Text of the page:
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Author Topic: Budget lens for birding ?  (Read 10190 times)

jdramirez

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Re: Budget lens for birding ?
« Reply #30 on: April 22, 2013, 11:09:59 AM »
Re the photo above with the 400 f5.6 and 7D, please don't think that photos taken with this setup are reflective of that picture, which is a very poor shot.

I'm confused - I'll be grateful if you'll explain why it's a poor shot as it looks great to me (I was just about to comment to that effect when I saw your post). I'm probably showing my ignorance but hey ho! if you don't ask you don't learn anything!
I think the brights could be brought down a little,  but it seems fine otherwise.   the  tail might be a little soft...  but I'm also looking at it on my phone. 
Upgrade  path.->means the former was sold for the latter.

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Re: Budget lens for birding ?
« Reply #30 on: April 22, 2013, 11:09:59 AM »

JPAZ

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Re: Budget lens for birding ?
« Reply #31 on: April 22, 2013, 11:15:28 AM »
FWIW, I don't' think that is a "poor shot" per se.  I'd crop it a little tighter and different.  I do find the Bokeh to be a bit distracting, especially to the left of the bird.....kind of like streaks to me.  Might do something with a blur of that background in PP.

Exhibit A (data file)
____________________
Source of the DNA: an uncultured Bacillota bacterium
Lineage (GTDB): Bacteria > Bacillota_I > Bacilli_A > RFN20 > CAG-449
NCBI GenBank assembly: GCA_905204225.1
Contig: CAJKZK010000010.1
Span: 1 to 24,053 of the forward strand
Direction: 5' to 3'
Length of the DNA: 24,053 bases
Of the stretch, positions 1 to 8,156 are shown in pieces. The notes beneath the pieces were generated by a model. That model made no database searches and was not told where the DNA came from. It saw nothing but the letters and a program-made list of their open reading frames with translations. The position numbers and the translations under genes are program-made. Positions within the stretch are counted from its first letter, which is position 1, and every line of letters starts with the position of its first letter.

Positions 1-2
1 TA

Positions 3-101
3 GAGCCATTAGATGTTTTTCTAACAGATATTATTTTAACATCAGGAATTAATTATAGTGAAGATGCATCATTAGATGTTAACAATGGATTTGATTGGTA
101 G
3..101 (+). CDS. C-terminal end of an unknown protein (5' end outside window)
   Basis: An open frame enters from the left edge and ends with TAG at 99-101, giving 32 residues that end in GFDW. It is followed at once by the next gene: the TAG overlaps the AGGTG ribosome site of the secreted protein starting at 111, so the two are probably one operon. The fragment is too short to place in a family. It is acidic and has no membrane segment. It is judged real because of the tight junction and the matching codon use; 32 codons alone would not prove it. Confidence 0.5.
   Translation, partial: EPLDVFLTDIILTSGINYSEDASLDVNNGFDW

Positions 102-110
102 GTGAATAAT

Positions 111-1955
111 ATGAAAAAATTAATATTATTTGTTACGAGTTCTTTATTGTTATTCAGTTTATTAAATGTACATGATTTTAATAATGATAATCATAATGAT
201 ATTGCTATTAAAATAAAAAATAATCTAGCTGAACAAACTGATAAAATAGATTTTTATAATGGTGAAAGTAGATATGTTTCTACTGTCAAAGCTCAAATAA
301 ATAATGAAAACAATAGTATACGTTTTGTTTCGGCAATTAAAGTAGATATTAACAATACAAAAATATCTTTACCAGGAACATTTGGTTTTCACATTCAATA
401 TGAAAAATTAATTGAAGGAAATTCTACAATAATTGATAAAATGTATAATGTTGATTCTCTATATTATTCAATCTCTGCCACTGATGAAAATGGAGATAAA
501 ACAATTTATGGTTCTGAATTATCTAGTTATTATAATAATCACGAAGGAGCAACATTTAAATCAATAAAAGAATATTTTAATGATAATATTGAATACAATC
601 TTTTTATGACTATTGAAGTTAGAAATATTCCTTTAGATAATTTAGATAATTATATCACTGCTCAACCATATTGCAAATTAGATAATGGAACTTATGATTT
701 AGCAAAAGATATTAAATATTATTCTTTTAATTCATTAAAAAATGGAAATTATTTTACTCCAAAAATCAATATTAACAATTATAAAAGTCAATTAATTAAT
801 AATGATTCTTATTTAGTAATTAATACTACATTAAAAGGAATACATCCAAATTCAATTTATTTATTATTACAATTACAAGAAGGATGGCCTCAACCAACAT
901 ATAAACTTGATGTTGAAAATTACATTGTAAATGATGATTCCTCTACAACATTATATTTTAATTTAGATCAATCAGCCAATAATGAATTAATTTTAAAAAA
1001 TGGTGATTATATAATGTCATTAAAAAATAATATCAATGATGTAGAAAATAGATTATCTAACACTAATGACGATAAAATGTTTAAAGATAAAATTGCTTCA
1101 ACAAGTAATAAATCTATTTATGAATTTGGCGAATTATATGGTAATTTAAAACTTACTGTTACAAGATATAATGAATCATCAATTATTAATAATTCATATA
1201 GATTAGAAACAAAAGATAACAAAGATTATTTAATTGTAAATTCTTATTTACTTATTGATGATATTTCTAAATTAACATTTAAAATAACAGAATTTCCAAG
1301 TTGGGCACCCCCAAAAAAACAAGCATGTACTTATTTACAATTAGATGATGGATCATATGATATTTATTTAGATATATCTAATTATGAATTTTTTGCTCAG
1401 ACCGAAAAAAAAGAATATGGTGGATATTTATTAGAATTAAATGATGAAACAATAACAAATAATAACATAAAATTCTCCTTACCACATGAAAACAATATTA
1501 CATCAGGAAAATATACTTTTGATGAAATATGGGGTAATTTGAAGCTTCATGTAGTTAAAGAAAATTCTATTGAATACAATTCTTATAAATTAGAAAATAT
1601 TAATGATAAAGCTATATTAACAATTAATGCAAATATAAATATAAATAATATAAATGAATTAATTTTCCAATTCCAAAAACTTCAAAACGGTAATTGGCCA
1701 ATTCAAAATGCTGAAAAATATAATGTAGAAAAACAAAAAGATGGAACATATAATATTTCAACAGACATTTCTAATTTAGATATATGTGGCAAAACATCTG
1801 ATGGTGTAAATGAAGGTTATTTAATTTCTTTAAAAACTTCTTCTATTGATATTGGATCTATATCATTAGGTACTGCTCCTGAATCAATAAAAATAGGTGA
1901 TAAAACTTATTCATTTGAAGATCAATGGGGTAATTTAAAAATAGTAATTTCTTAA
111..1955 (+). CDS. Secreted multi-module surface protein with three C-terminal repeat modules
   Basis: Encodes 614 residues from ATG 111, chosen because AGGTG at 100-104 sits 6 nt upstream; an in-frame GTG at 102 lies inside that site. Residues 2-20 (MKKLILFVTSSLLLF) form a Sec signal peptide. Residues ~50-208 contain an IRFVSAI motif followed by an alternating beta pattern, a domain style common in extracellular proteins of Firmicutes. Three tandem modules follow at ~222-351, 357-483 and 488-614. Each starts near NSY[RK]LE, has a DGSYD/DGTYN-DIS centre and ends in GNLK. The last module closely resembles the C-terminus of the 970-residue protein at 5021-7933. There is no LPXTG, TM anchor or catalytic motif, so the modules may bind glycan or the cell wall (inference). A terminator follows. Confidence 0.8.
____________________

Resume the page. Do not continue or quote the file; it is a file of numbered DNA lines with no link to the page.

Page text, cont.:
« Last Edit: April 22, 2013, 11:34:59 AM by JPAZ »
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vikram1988

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Re: Budget lens for birding ?
« Reply #32 on: April 22, 2013, 11:53:20 AM »
thanks guys for all the replies . I'm gonna go with 100-400 . so whats the lowest price you've seen on them ? If i remember , last time during christmas time it was 1350 $'s ?

Mt Spokane Photography

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Re: Budget lens for birding ?
« Reply #33 on: April 22, 2013, 12:29:35 PM »
thanks guys for all the replies . I'm gonna go with 100-400 . so whats the lowest price you've seen on them ? If i remember , last time during christmas time it was 1350 $'s ?

 
You won't get Christmas Pricing this time of the year.  The CR front page has a price search engine.  Buy using the link, and CR gets a few dollars to help pay the cost of running the site.
 
http://www.canonrumors.com/lenses/price-watch-zoom-lenses/
 
 

CarlTN

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Re: Budget lens for birding ?
« Reply #34 on: April 22, 2013, 01:47:25 PM »
Hey AlanF, I don't own the 300 f/4L (I only tried it for a short time), and apparent it's a good thing.  I guess we should all just sell our DSLR's and buy an SX50...you know, since it is superior to $8k worth of camera and lens!!

bwfishing

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Re: Budget lens for birding ?
« Reply #35 on: April 22, 2013, 03:22:40 PM »
You also may want to consider waiting for a sale on Canon's refurbished website

http://shop.usa.canon.com/webapp/wcs/stores/servlet/product_10051_10051_282320_-1
 

The dust comment posted by: crasher8 is not a myth I had a copy with this issue as well. Some of the lenses also reported issues being soft. I hope you get a good one and enjoy it! I'm not posting to trying change your mind as I believe you posted that you wanted the 100-400 and already enjoy the 55-250 zoom. I have the 550d (t2i) body as well and my 2 cents is the 550d (t2i) is not the greatest for wildlife (low fps). The 7D would be a upgrade to consider as the af and fps are more better suited for wildlife.

Good Luck and Happy Shooting! 
« Last Edit: April 22, 2013, 03:30:52 PM by bwfishing »

Eimajm